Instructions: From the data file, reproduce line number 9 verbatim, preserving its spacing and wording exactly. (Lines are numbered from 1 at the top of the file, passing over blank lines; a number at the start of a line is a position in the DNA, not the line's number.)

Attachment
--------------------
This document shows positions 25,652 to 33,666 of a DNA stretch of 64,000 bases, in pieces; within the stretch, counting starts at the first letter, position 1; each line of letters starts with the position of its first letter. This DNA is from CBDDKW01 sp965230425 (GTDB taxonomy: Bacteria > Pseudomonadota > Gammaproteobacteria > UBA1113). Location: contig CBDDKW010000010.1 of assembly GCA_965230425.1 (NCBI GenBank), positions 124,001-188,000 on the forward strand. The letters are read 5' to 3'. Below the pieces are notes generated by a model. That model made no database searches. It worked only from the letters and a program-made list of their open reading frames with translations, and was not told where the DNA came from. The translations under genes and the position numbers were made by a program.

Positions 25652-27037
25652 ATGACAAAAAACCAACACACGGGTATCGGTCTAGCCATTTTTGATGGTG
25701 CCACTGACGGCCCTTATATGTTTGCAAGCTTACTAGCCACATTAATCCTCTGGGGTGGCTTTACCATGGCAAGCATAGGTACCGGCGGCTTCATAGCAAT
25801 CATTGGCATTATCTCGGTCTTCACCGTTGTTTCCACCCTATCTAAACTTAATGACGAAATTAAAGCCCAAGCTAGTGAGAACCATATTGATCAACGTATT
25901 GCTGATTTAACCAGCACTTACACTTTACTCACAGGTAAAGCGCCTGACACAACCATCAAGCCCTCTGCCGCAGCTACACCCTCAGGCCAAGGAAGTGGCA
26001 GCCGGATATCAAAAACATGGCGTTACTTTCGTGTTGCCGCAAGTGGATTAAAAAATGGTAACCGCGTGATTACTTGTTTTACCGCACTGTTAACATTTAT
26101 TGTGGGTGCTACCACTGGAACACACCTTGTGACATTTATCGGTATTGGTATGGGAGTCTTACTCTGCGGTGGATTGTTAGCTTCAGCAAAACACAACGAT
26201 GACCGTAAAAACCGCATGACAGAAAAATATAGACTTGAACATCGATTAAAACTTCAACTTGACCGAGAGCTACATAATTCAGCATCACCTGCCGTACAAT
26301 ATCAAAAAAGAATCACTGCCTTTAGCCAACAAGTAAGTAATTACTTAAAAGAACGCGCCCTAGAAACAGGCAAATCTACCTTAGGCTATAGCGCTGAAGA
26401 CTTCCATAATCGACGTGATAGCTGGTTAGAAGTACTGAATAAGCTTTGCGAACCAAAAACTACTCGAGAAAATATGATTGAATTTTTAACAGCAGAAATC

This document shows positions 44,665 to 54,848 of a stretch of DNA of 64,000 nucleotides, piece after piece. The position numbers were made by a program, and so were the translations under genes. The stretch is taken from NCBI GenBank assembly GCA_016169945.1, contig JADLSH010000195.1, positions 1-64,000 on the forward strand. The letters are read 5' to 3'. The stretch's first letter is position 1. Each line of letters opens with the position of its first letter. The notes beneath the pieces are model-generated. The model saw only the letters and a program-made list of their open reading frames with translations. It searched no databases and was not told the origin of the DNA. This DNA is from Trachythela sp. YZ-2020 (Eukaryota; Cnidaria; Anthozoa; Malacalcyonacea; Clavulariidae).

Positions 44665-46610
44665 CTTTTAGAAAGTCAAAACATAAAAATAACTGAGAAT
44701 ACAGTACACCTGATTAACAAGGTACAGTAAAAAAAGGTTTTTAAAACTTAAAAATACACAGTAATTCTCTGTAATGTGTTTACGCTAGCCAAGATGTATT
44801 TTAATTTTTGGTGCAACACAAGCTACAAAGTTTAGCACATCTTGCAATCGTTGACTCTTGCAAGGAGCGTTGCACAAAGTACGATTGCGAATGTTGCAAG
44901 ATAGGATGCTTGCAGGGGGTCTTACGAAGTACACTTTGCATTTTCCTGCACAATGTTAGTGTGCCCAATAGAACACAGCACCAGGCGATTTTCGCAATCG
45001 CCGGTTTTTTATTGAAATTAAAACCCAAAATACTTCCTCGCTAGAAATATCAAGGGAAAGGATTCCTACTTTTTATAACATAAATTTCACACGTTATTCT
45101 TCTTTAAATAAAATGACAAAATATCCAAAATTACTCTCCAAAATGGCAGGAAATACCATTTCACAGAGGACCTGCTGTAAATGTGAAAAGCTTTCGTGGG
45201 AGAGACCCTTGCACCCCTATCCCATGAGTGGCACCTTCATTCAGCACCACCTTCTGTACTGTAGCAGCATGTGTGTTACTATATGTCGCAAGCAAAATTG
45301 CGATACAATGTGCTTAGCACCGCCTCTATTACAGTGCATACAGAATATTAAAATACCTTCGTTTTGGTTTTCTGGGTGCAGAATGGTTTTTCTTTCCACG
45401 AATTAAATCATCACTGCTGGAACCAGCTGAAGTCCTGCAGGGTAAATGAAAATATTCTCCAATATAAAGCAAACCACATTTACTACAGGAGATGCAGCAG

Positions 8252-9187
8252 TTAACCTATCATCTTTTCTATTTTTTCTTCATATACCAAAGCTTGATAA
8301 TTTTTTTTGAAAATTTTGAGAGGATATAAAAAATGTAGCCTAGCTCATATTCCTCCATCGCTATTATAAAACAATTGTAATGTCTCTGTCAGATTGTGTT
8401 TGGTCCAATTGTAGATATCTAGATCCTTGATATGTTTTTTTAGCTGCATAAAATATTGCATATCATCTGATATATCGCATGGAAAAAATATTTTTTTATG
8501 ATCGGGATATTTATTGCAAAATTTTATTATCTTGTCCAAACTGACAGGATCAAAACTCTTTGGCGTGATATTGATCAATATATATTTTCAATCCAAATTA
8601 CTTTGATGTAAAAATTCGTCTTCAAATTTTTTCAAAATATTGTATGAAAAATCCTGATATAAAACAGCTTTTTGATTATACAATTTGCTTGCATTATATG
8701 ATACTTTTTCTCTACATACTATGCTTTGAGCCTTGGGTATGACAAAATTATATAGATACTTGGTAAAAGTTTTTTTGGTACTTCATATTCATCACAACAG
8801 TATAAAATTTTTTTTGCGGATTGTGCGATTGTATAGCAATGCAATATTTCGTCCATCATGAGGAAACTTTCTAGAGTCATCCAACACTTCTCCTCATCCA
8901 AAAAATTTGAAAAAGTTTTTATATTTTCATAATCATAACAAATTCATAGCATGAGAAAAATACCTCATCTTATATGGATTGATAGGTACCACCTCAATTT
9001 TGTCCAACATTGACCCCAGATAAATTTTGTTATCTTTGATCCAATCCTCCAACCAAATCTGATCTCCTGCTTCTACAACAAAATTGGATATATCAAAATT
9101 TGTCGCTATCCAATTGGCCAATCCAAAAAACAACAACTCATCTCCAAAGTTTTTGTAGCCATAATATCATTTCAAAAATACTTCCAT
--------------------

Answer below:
26201 GACCGTAAAAACCGCATGACAGAAAAATATAGACTTGAACATCGATTAAAACTTCAACTTGACCGAGAGCTACATAATTCAGCATCACCTGCCGTACAAT